Prior to the introduction of the 2015 Ford F150, aluminum was only used as a primary body material on limited production vehicles like Range Rovers, Jaguar XK sedans, Audi A8s, and certain Mercedes-Benz models. Accordingly, aluminum repair expertise was usually limited to a few high-end collision centers.
The F150, on the other hand, is America’s best-selling vehicle, with about 700,000 units sold each year. This huge volume translates into an increased demand for qualified aluminum collision repair options.
How Aluminum Repair Differs from Steel Repair
“So what?” you might say, “body work is body work.” In the case of repairing aluminum vs. steel, this couldn’t be further from the truth. There are big differences between working with these two metals, and shops that are not qualified to make aluminum repairs can cause serious harm to the safety and value of your vehicle.
What’s the difference between aluminum collision repair and steel collision repair? Here are the major differences:
1. Aluminum doesn’t have metal memory like steel.
- This means that when aluminum is dented or bent, it cannot be reshaped back to its undamaged state as easily as steel. A body repair technician needs better skills to reshape an aluminum panel without damaging it beyond repair, as well as aluminum-specific tools like an aluminum dent pulling station.
2. Aluminum reacts to heat much differently than steel.
- Aluminum conducts heat much more than steel, which means that heat travels through aluminum farther and faster. This makes welding aluminum parts more difficult. Welding aluminum requires both special welders unique to aluminum repair and the the skill to weld precisely.
- Since excessive heat will compromise the integrity and strength of the metal, improper aluminum welding can create vehicle safety issues if the car is involved in an accident. With the Ford F150, many parts of the aluminum structure are joined not by welds, but by special rivets and adhesives. Joining these parts requires unique tools that are not used in traditional collision repairs. Special training is also needed to make these repairs properly so that the strength and safety of the vehicle is maintained.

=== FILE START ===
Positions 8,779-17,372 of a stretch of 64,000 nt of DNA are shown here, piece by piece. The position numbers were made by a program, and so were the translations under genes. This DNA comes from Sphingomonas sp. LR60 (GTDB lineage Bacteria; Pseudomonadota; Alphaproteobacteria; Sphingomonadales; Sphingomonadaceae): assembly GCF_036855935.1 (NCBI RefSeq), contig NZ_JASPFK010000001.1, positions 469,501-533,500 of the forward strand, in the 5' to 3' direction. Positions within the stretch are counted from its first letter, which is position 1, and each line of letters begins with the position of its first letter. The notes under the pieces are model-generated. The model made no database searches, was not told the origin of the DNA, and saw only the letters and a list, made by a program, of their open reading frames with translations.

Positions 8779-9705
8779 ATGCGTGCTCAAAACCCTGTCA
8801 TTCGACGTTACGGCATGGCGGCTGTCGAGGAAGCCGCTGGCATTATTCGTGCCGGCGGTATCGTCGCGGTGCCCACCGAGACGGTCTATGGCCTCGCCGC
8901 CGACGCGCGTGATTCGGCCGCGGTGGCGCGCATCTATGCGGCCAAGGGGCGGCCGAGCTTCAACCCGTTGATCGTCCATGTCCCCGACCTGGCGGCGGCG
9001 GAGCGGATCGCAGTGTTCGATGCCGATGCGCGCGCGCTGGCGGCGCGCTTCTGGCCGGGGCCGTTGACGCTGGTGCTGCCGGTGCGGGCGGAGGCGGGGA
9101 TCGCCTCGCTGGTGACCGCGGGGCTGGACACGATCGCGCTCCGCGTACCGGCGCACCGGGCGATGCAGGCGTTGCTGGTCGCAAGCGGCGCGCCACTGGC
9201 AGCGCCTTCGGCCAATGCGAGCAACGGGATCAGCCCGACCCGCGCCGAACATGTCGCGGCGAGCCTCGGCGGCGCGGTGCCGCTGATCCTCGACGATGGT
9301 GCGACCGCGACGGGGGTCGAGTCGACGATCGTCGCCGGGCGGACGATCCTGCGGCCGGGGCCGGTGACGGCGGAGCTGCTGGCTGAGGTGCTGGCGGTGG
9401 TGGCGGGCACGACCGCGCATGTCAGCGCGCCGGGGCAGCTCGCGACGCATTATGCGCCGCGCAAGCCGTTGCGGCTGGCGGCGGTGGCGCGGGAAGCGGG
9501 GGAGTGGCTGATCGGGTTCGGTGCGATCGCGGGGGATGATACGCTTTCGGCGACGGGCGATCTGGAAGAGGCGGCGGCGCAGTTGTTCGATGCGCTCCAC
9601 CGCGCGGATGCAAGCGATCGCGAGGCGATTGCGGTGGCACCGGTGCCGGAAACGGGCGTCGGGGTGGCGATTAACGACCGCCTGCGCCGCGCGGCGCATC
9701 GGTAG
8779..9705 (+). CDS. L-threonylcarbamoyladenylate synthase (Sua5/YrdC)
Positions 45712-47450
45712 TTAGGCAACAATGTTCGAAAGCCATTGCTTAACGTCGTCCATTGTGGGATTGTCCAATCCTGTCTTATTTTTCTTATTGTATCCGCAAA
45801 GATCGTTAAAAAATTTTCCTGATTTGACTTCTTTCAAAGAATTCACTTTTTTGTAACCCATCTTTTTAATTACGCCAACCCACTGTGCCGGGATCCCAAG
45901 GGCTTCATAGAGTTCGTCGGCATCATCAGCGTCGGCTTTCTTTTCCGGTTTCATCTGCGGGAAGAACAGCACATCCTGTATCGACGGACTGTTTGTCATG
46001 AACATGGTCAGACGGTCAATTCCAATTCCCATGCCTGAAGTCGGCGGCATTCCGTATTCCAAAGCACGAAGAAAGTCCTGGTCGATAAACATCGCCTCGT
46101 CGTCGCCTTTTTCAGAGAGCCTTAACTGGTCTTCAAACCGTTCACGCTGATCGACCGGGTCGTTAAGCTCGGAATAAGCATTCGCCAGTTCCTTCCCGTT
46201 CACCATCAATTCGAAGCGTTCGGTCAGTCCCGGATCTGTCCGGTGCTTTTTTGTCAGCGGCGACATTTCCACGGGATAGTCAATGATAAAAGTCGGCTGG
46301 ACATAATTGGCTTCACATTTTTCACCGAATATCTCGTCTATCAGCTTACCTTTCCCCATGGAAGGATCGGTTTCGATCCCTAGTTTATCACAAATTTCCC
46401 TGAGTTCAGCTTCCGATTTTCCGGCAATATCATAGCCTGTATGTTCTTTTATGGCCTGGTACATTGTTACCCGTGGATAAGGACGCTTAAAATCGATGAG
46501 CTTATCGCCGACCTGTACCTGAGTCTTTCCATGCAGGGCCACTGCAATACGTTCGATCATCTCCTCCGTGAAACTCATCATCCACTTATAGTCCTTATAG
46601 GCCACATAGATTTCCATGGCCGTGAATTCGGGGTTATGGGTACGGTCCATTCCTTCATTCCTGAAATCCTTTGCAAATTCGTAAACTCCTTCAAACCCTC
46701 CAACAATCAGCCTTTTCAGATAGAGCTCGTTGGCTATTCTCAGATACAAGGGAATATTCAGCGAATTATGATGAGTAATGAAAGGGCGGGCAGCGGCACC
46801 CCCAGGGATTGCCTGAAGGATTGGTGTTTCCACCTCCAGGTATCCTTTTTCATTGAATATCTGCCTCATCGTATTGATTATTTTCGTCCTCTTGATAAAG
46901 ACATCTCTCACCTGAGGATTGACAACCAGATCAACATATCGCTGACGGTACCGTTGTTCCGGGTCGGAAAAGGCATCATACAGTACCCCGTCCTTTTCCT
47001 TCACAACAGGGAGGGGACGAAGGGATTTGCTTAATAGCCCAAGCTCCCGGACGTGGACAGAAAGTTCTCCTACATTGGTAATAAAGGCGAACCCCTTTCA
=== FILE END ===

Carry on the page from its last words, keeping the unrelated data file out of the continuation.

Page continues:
3. Aluminum and steel don’t play well together.
- Unfinished aluminum and steel are actually corrosive to each other. If shavings from one metal contact a panel made of the other metal, damage is immediate. Even using a tool to repair an aluminum panel that was previously used to repair steel will cause corrosion on the aluminum panel!
- Because of this, a completely separate set of tools is required in order to repair aluminum. In addition, aluminum body repair must be performed in an area that is separate from the area where steel is repaired, as even steel dust is corrosive to aluminum.
The Aluminum Advantage
If aluminum requires all of this additional equipment and training to repair, why do auto manufacturers use it? In a word, weight. Aluminum is as strong or stronger than steel, but weighs less. Less weight means better fuel mileage, as well as better towing and payload capacities.
As government fuel economy requirements increase, aluminum and other lightweight materials will become more and more common in everyday vehicles. We at 5 Star Collision believe in staying up-to-date with the latest technologies in the collision repair industry in order to better serve our customers. That’s why we have made the investment in the tools and training to repair aluminum intensive vehicles like the Ford F150.
If you have questions about auto body and collision repair — aluminum or otherwise — or automotive paint repair and refinishing, contact us or just stop by. We will be happy to assist you!